Problems, part 1

What is a problem? Is this thing that’s happening or not happening actually a problem?  Perhaps the reality is just the reality and you’re making it a problem for you (and maybe for others)?

Once those simple questions are answered then we can get to work on finding solutions if we need to.

One solution might be to stop allowing the situation to be a problem for you. Perhaps your mind is allowing this thing to intrude and impact you in a negative way, making it an issue for you when it need not be.

If that’s not the case then work to clearly define the issue and get to work.

Alone At The Top

Coaching is hard. Any program or team has a lot of moving pieces in play at any one time: players, parents, bosses, fans, vendors, strategy, maintenance, skill development, team culture all demand time and energy.

We work harder. And harder. Too often coaches hunker down and simply try harder rather than ask for help or look for a better way.

The culture of perfectionism that we talk about in our athletes exists for coaches, too.

Protecting “our stuff” is inherent to the coaching profession. We think that secrets might be stolen, ideas brought elsewhere only to beat us later…asking for help is a sign of weakness, right?

Why protect your stuff? First, you’ve likely not done anything totally new, and so much of coaching is in the talent, the team-building and the communication rather than the ideas or strategies themselves.

Make an effort to learn and share, bounce ideas off coaches of other sports, other age groups, other towns or schools.  Find a way to make it less lonely and you might find yourself enjoying it more and getting better results.

What I Just Discovered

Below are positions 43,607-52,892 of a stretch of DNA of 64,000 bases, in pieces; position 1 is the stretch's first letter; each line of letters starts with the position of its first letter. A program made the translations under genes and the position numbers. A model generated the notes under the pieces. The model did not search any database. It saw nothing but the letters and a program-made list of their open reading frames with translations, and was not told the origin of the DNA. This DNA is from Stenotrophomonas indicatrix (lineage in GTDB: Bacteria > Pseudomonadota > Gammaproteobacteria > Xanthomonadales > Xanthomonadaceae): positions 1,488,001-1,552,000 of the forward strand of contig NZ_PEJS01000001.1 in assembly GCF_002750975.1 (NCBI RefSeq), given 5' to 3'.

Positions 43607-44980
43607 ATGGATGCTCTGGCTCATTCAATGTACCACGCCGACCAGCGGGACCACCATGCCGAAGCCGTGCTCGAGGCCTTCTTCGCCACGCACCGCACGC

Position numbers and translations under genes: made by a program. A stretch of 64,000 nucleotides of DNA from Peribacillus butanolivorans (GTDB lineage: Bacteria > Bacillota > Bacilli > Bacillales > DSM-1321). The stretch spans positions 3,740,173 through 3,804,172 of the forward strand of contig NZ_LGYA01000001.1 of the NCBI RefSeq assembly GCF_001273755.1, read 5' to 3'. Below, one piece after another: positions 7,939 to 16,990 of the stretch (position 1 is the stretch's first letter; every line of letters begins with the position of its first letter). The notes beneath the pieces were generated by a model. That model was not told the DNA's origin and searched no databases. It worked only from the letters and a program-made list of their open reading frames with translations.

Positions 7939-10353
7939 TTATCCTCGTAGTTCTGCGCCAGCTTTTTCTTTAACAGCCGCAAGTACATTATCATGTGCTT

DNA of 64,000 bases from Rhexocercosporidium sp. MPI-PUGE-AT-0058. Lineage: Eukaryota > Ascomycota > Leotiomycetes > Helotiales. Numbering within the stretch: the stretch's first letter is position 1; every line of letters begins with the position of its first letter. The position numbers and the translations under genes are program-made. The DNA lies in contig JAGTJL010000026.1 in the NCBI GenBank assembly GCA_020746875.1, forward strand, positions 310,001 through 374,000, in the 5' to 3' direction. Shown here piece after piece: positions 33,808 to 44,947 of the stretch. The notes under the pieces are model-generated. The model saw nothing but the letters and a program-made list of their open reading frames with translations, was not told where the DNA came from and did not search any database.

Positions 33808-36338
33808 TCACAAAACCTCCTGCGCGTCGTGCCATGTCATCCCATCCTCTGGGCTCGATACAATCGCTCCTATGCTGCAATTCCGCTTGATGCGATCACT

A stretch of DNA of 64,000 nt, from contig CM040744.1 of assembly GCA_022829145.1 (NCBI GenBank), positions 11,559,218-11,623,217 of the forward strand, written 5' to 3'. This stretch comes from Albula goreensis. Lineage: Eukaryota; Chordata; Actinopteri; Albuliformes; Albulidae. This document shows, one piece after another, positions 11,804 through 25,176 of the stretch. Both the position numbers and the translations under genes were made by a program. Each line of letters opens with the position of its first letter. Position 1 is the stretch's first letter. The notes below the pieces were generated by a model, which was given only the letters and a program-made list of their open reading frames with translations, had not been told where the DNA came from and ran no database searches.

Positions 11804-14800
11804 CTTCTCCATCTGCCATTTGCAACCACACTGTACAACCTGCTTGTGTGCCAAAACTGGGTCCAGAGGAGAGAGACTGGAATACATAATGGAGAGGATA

That last conversation in your head? That idea that I thought might have merit but I’m not sure, yet? The article you read that feels like it’s on to something that would help you?

Sit with it, write on it, ask yourself what piece of you it touched.

Discovery is an action word. You have to work to discover meaning or impact, and work to make it apply to us, in specific, now.

And it’s likely that our discoveries will change just as they change us. “The thing” becomes something else and moves us in another direction.

Be on the lookout for discoveries.

Look To The Stars

It makes sense to read what champions have done, to follow the drills posted by those who have had great success, to “do what the best do”.  Following a proven path can lead one to success.

But, nothing is automatic.  Simply because it worked for her does not mean it will work for you. There are lots of possible reasons for this:

-she has more resources than you do…

-his players have more physical tools than your players do…

-her team is better shape than your team is…

-he has four assistants and you work on your own…

One person’s ideas do not always easily translate to another’s situation.  That coach’s ideas just might seem like a fish out of water in your practice plan, or you might not be able to pull it off relative to other things you say and do.

Instead, read and watch things that the successful coaches do and say, value them, and spend time making them your own. How can you take their concepts and make them work for you, with your team, in your situation?

It’s the time YOU spend thinking about YOUR program that is most valuable.

Show Up

How can I help?

What do you need?

Are you feeling ok? Anything I can do?

These are such well-meaning questions, but if a person is really struggling with something–a “life problem” or how to field a ground ball–they may not know what they need, and it’s probably not an answer that would be most helpful.

Offering to provide a fix that neither party knows exists is impossible, and “well, let me know…” is really not helpful.

So, just Show Up for your friend, teammate or partner of any sort. Just be there; you don’t even need to be a good listener, specialize in empathy, or even spend much time to be good at Showing Up.

In sports, showing up can look like being first to something, being prepared, being willing to lose, or fall short. It can be cheering, and it can be pushing; high fives can come in all sizes.

Showing up can be a smile or pat on the back, a “I see you working hard”, or a package of cookies, or a note or card. It can be an email or a text message or a stop-by-to-say-hi or shovel the driveway.

Just do something, no matter how minor.

There are no rules of caring for people, and don’t worry if you don’t know what to do, just show up for them.

Spare Time?

We ask a lot of Time.

We beg for more of it, wish it would go faster, hope it might slow down, perhaps even if time would simply be a little kinder…time is a pretty important part of our lives.